Reinforcement of the repair, thickening of the epoxy and perhaps using a different type of epoxy that would have uses elsewhere...this is a solid plan. Someone has also questioned whether or not a solvent weld compound would function, and using the plastic filler rod is certainly a good way to go (I sort of wonder if you could do it with a nylon zip-tie and a torch) but it's largely dependent on taking up some precious cargo space with specialized repair equipment; that might be a nice option for a larger rig or if the same repair can be improvised from other materials. All of these notions are very helpful because the purpose of the exercise is to use whatever's on hand in order to formulate a better Repair Kit and hopefully to discover a solution that will last a few days and several hundred miles; the suggestion help to discover what needs to be on hand. If we were only concerned about a day's rock-crawling then the patch I already used would work, but since we're talking about the potential for multi-day overland travel a more durable solution is desirable. So keep those thoughts in mind and keep the suggestions coming!
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Unread 11-08-2012, 09:51 AM   #2683
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Sundowner, I would try the Permatex the Right Stuff. I always keep a tube of it in the jeep because its resistant to just about everything, 1 minute cure time, and can withstand temperatures of -75 to 450 F with intermittent temperatures to 500f. One of the benefits to using a gasket sealer is that it will flex with the radiator. I think if you take the same meathod of prep and use it, you would have quicker and better results.
http://www.permatex.com/products/pro...r-29208-detail
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Unread 11-08-2012, 10:02 AM   #2684
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Quote:
Originally Posted by MJ12 View Post
Sundowner, I would try the Permatex the Right Stuff. I always keep a tube of it in the jeep because its resistant to just about everything, 1 minute cure time, and can withstand temperatures of -75 to 450 F with intermittent temperatures to 500f. One of the benefits to using a gasket sealer is that it will flex with the radiator. I think if you take the same meathod of prep and use it, you would have quicker and better results.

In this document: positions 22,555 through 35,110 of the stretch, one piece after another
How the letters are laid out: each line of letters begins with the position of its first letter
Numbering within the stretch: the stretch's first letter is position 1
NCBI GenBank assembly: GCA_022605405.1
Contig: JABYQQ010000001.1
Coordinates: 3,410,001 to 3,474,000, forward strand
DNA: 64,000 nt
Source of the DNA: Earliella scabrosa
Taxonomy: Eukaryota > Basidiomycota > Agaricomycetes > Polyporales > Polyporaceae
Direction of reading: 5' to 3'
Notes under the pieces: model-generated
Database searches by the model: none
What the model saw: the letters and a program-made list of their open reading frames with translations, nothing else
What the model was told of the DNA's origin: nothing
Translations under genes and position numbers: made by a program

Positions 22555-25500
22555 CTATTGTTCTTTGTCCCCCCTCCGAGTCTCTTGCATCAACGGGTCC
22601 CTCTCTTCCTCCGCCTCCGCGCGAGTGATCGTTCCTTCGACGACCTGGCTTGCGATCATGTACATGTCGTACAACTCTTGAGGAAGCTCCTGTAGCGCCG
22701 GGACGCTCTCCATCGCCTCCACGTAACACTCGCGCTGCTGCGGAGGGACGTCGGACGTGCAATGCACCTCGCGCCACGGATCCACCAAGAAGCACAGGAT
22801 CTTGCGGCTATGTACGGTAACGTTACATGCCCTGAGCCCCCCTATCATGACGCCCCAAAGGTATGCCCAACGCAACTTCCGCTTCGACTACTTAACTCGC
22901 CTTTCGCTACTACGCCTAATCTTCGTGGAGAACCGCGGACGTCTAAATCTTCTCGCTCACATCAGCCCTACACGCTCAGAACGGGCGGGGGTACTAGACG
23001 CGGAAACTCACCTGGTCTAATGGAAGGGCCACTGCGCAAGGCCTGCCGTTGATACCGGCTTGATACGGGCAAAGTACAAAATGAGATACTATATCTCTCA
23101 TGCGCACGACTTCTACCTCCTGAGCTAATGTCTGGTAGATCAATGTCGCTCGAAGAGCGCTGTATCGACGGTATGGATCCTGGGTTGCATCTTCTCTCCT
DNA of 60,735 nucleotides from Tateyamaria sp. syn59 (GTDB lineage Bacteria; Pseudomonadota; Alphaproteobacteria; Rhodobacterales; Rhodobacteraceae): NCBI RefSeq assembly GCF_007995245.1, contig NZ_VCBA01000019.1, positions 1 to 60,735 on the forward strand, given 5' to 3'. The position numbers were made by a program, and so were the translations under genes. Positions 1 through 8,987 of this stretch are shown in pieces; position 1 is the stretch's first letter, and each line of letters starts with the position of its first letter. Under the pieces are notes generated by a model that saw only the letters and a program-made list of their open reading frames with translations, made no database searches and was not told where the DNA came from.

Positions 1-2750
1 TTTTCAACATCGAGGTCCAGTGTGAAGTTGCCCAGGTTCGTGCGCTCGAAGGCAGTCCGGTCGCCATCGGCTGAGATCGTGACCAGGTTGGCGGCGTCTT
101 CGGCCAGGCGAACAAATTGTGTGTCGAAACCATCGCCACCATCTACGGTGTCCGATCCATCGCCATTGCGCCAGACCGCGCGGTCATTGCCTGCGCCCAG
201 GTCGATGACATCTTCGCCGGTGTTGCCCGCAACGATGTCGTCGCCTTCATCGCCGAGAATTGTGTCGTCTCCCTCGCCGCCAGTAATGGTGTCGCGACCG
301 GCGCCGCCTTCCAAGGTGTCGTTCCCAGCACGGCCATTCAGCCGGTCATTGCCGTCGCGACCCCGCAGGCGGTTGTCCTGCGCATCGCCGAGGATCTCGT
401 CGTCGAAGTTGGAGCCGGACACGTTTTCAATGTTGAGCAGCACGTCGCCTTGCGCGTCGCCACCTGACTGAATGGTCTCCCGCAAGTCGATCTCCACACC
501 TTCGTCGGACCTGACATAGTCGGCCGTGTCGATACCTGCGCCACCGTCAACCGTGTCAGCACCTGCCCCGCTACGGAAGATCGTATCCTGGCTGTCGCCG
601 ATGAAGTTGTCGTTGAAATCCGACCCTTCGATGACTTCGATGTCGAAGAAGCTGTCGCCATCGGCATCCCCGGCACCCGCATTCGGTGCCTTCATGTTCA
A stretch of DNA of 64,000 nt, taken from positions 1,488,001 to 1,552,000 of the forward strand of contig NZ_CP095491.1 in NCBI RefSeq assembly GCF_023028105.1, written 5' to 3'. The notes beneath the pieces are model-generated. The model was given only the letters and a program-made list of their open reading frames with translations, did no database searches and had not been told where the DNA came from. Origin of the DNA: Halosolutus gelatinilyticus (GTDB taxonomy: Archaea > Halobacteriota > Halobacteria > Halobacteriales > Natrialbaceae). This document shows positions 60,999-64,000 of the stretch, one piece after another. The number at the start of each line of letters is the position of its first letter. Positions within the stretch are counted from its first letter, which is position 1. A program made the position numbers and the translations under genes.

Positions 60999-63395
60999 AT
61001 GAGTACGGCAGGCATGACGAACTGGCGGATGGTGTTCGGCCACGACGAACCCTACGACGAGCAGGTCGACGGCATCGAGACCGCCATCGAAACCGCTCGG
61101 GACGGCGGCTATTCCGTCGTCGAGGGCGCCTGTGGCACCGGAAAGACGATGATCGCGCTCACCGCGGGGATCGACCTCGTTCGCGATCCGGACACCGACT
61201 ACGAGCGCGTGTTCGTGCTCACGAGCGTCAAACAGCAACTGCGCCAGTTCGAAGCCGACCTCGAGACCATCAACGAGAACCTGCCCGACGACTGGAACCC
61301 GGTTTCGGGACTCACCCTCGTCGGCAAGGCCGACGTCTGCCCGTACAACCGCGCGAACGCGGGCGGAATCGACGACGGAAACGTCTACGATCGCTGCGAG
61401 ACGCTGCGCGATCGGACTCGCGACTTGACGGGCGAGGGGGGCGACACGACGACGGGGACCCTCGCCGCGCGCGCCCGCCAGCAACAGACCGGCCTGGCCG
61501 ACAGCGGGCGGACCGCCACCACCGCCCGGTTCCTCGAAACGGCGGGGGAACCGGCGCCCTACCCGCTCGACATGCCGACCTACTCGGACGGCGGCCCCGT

I've put both that and Permatex's epoxies on the list of potential candidates. The only issue I have with a flexible repair is that it may very well allow the original crack to continue expanding.
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Unread 11-08-2012, 12:36 PM   #2685
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Quote:
Originally Posted by Sundowner View Post
All excellent ideas. Now, the question becomes: "How do I formulate something like this into a repair that can be carried out in the middle of nowhere?"
Well as far as using plastic shavings/filings it is the wasteland after all..No one gives a hoot they all pollute so plastic is all over the place. (Of course you really don't need a huge block of plastic). You could also use some large 200# test fishing line.

The mesh could be any type fiberglas mesh, dry wall mesh, window screen, gauze from the girly kit.

Adhesive is what you already have in your kit be it the JB Weld, Gorilla Glue, or what have you.

Storage of the plastic would be kind of easy too.. You have the whole underside of the inner tub rail where your wiring for the rear lights and all reside. So even if you got a 3' piece of solid plastic you could put it up there using the clips that hold the wiring up and it will be out of the way. Also you have your roll bar padding. there is that open seam in the foam. Slide a piece in there and zip your covers back over it.